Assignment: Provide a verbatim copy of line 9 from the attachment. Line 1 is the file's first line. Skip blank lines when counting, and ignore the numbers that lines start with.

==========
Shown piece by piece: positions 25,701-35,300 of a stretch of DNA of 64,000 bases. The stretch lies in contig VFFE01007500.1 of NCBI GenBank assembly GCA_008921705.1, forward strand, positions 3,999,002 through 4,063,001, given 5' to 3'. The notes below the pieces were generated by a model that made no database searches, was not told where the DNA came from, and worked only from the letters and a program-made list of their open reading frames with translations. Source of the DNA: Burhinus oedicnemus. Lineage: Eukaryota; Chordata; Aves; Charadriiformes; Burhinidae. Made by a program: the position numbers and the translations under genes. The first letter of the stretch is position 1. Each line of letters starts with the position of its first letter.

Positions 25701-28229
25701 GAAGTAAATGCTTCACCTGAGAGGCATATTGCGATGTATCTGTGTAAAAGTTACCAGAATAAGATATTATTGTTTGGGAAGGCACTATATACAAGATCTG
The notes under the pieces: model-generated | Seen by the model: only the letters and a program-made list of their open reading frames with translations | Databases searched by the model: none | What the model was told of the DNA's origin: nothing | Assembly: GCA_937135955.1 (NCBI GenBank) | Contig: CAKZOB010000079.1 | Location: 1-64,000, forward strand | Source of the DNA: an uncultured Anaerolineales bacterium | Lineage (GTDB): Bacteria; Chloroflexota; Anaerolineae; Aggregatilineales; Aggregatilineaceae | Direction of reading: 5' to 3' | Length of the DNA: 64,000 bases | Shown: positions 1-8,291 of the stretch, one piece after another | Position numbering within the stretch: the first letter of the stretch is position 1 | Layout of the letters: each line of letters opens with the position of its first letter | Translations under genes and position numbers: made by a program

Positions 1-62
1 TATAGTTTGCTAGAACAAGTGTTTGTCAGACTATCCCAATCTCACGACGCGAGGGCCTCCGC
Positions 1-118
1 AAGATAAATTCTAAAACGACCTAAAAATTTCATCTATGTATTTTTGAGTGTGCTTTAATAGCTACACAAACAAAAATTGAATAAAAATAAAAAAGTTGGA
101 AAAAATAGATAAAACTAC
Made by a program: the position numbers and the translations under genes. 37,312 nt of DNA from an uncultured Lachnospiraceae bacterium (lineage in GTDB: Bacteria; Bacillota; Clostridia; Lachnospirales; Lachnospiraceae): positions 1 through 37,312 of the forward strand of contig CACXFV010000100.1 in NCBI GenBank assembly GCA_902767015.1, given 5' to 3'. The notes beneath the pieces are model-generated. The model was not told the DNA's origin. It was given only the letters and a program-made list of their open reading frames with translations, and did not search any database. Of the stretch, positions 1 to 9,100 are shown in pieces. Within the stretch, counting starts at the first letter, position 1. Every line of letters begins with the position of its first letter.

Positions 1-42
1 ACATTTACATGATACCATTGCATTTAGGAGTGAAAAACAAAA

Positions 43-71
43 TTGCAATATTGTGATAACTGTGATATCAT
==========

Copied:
101 AAAAATAGATAAAACTAC